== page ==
provision of emergency services program)

       On page 69, between after line 24, add the following:
       Sec. 536. (a) Study on Implementation of Voluntary 
     Provision of Emergency Services Program.--(1) Not later than 
     180 days after the date of the enactment of this Act, the 
     Administrator of the Transportation Security Administration 
     shall conduct a study on the implementation of the voluntary 
     provision of emergency services program established pursuant 
     to section 44944(a) of title 49, United States Code (referred 
     to in this section as the ``program'').
       (2) As part of the study required by paragraph (1), the 
     Administrator shall assess the following:
       (A) Whether training protocols established by air carriers 
     and foreign air carriers include training pertinent to the 
     program and whether such training is effective for purposes 
     of the program.
       (B) Whether employees of air carriers and foreign air 
     carriers responsible for implementing the program are 
     familiar with the provisions of the program.
       (C) The degree to which the program has been implemented in 
     airports.
       (D) Whether a helpline or other similar mechanism of 
     assistance provided by an air carrier, foreign air carrier, 
     or the Transportation Security Administration should be 
     established to provide assistance to employees of air 
     carriers and foreign air carriers who are uncertain of the 
     procedures of the program.
       (3) In making the assessment required by paragraph (2)(C), 
     the Administrator may make use of unannounced interviews or 
     other reasonable and effective methods to test employees of 
     air carriers and foreign air carriers responsible for 
     registering law enforcement officers, firefighters, and 
     emergency medical technicians as part of the program.
       (4)(A) Not later than 60 days after the completion of the 
     study required by paragraph (1), the Administrator shall 
     submit to Congress a report on the findings of such study.
       (B) The Administrator shall make such report available to 
     the public by Internet web site or other appropriate method.
       (b) Publication of Report Previously Submitted.--The 
     Administrator shall make available to the public on the 
     Internet web site of the Transportation Security 
     Administration or the Department of Homeland Security the 
     report required by section 554(b) of the Department of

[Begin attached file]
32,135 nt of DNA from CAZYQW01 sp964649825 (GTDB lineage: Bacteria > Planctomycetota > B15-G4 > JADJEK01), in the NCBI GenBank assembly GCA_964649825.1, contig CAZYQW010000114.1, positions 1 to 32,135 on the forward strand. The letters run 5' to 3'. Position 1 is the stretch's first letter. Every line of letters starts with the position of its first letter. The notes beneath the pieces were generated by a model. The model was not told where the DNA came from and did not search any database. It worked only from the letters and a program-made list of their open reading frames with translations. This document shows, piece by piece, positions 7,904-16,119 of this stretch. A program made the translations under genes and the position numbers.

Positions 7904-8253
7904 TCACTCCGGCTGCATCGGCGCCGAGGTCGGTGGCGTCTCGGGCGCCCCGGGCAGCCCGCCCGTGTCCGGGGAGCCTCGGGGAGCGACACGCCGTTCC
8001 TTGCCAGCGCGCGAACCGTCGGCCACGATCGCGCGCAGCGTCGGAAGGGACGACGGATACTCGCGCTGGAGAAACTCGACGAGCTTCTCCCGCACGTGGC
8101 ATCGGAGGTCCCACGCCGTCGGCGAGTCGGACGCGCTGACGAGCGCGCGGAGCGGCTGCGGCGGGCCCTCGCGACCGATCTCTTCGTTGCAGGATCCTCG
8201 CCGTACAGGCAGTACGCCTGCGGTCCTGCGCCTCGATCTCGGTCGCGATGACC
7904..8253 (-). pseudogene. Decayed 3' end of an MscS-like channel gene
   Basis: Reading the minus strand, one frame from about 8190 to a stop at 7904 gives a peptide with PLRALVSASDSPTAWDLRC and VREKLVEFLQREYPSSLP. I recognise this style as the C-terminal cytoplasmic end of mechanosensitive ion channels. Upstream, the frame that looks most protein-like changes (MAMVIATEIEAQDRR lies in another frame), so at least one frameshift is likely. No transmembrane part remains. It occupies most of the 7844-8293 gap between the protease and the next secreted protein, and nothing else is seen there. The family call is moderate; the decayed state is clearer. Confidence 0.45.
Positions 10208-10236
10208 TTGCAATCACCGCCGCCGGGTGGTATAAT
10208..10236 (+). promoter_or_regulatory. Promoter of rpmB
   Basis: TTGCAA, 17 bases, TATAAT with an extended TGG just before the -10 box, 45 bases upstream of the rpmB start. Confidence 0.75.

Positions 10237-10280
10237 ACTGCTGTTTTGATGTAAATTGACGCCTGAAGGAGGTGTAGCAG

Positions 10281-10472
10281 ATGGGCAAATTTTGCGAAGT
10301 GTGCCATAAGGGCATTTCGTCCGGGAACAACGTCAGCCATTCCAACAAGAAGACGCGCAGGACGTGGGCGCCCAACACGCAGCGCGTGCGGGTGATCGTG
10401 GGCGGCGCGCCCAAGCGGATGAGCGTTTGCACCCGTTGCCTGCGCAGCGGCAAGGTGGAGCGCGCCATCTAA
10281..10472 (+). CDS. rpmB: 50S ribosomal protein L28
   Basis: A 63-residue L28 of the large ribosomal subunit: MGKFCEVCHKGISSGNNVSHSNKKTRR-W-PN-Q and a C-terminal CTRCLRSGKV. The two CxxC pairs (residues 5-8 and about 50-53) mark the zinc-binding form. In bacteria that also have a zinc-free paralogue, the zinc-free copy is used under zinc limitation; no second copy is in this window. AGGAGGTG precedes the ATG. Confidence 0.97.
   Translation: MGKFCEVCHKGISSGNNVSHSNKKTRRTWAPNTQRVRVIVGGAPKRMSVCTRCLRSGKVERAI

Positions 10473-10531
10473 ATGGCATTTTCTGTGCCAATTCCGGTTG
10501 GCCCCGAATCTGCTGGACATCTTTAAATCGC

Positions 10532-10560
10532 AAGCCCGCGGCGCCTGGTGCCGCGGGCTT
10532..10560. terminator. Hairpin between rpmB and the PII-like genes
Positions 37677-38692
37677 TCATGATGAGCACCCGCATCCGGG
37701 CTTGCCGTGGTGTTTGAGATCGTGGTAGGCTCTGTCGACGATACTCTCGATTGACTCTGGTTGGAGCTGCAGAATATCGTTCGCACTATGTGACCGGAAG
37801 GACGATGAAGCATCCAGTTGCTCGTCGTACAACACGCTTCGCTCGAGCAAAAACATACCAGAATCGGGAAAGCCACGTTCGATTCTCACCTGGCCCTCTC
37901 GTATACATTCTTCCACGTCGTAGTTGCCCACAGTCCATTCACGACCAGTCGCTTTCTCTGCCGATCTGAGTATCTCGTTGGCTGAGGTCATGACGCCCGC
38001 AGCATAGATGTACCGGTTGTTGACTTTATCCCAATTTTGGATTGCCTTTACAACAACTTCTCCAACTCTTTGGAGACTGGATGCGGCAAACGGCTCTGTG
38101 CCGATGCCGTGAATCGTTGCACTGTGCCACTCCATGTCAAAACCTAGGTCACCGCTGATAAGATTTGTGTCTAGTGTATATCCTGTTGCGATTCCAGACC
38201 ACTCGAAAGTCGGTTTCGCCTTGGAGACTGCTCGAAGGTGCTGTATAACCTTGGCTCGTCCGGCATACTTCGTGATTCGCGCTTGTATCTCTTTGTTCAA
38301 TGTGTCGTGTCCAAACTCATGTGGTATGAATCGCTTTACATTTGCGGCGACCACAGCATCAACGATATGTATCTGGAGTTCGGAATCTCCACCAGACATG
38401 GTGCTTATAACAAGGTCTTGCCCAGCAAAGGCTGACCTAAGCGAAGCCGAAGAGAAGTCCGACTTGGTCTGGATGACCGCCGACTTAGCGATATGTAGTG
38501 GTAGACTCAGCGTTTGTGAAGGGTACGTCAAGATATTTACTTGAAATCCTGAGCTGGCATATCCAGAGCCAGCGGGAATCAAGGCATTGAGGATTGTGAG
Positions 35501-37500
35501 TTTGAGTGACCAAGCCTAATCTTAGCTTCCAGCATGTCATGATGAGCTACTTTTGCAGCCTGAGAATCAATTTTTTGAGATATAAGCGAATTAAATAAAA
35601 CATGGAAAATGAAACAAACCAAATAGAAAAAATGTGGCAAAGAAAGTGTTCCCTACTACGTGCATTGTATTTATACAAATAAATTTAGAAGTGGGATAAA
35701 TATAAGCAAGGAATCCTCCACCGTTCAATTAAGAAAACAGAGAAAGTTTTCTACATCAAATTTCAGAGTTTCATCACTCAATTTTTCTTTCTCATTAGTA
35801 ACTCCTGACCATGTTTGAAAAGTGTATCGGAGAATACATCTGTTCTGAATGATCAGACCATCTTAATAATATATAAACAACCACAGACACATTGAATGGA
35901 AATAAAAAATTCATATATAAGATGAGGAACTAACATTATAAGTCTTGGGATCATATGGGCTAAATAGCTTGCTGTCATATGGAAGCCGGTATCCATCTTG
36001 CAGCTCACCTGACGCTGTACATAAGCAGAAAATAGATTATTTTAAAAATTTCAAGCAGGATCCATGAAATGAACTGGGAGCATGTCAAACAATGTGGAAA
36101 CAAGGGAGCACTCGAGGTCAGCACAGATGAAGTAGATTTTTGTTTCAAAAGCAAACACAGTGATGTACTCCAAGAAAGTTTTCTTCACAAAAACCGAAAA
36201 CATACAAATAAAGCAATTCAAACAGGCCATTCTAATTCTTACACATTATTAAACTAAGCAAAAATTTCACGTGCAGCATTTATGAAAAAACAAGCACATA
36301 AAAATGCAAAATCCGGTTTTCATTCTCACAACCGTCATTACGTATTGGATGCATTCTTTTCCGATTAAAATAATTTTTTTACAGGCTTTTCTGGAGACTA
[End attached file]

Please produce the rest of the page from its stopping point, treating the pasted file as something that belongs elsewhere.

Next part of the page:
Homeland Security Appropriations Act, 2007 (Public Law 109-
     295).
       (c) Mechanism for Reporting Problems.--The Administrator 
     shall develop a mechanism on the Internet web site of the 
     Transportation Security Administration or the Department of 
     Homeland Security by which first responders may report 
     problems with or barriers to volunteering in the program. 
     Such mechanism shall also provide information on how to 
     submit comments related to volunteering in the program.
       (d) Air Carrier and Foreign Air Carrier Defined.--In this 
     section, the terms ``air carrier'' and ``foreign air 
     carrier'' have the meaning given such terms in section 40102 
     of title 49, United States Code.


                           amendment no. 2477

(Purpose: To require the Government Accountability Office to report on 
              the Department's risk-based grant programs)

       On page 40, line 15, after ``Security'' insert ``and an 
     analysis of the Department's policy of ranking States, 
     cities, and other grantees by tiered groups,''.


                           amendment no. 2519

 (Purpose: To provide that none of the funds appropriated or otherwise 
 made available by this Act may be used to enter into a contract in an 
 amount greater than $5 million or to award a grant in excess of such 
   amount unless the prospective contractor or grantee certifies in 
     writing to the agency awarding the contract or grant that the 
     contractor or grantee owes no past due Federal tax liability)

       On page 69, after line 24, insert the following:
       Sec. 536.  None of the funds appropriated or otherwise made 
     available by this Act may be used to enter into a contract in 
     an amount greater than $5 million or to award a grant in